Curtis Martin was inducted into the Pro Football Hall of Fame on August 4, 2012.

However, his induction speech seemed to have stopped time and will forever be remembered as one of the greatest stories ever told by any professional athlete.

At a time when player arrests and off-the-field transgressions are at an all-time high, we sometimes forget about the truly heroic, inspirational figures that professional athletes can be.


Approaching the podium with no prepared speech or note cards, Martin recalled a troubled youth that included the discovery of his grandmother beaten and stabbed  to death in her apartment when he was nine years old.

And watching his father literally torture his mother by means including beating and burning her, and a time at fifteen years old when he had a gun pulled on him, and fired, only to have six clicks of the trigger misfire, while on the seventh with the gun pointed away from his head, a bullet was finally expelled.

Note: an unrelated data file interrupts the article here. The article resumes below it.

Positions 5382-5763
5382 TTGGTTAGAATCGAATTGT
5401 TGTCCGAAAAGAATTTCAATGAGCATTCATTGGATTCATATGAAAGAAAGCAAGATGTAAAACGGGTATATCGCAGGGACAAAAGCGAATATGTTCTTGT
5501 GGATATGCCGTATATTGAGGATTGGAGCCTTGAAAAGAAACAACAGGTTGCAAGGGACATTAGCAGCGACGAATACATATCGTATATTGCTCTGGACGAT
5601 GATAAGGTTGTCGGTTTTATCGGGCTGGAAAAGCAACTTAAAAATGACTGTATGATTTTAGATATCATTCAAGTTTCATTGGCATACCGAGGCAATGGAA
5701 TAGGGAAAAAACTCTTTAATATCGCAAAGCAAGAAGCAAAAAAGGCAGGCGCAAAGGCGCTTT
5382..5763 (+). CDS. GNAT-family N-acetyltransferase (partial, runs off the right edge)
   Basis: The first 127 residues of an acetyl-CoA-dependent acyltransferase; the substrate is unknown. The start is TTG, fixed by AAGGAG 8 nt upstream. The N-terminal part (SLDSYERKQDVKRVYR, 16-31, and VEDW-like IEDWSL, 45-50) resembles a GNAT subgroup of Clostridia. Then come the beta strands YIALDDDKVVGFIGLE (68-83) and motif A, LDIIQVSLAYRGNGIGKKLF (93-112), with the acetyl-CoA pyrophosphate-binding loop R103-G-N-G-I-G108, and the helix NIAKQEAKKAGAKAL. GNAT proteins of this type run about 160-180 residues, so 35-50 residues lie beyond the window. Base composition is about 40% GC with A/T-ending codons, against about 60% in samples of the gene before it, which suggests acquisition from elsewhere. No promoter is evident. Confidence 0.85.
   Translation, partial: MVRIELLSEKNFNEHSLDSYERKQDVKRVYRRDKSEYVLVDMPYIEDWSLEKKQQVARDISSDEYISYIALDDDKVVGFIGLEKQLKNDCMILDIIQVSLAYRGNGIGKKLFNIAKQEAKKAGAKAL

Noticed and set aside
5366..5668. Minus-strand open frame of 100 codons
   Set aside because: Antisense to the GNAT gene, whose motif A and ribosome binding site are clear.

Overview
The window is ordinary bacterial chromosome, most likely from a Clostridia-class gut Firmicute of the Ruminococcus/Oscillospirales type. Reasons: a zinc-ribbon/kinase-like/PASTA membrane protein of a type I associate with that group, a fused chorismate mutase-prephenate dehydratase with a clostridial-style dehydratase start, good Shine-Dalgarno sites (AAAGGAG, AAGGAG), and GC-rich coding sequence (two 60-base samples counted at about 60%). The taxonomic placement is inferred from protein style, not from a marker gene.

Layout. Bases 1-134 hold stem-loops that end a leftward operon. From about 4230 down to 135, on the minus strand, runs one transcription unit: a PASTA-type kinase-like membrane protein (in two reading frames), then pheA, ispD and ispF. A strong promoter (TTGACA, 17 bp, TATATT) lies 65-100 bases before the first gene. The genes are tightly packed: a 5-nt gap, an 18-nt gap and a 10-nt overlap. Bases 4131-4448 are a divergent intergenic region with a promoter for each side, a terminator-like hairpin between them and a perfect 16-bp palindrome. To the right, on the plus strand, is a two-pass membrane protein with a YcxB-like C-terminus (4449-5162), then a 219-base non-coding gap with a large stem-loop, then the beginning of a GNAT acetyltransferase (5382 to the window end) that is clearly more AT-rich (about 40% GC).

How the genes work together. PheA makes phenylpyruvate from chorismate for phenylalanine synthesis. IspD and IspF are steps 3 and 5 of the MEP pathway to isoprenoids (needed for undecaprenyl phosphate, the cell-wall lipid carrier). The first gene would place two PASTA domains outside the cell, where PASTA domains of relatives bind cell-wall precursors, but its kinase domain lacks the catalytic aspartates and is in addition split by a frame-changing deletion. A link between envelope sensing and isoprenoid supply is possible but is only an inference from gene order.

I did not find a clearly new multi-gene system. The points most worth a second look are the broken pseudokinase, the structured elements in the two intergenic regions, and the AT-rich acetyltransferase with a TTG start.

Martin recalled how he lacked a passion for the game of football. Although he used it as a means to escape the hardships of his reality, his heart was not into it. Upon being drafted by the Patriots in 1995, Martin turned to his family and stated he didn’t want to play football.

That's when his pastor, Leroy Joseph, said: "Curtis, look at it this way … maybe football is just something that God is giving you to do all those wonderful things that you say you want to do for other people. I tell you, it was like a light bulb came on in my head."

Martin went on to amass 14,101 yards rushing and 90 touchdowns. However, his legacy is one of not only great stats, but one of inspiration, dedication, and a work ethic towards not only the game of football, but also in his personal life that is unmatched. Curtis Martin is a reminder that football players can still be heroes, and that greatness can emerge from tragedy.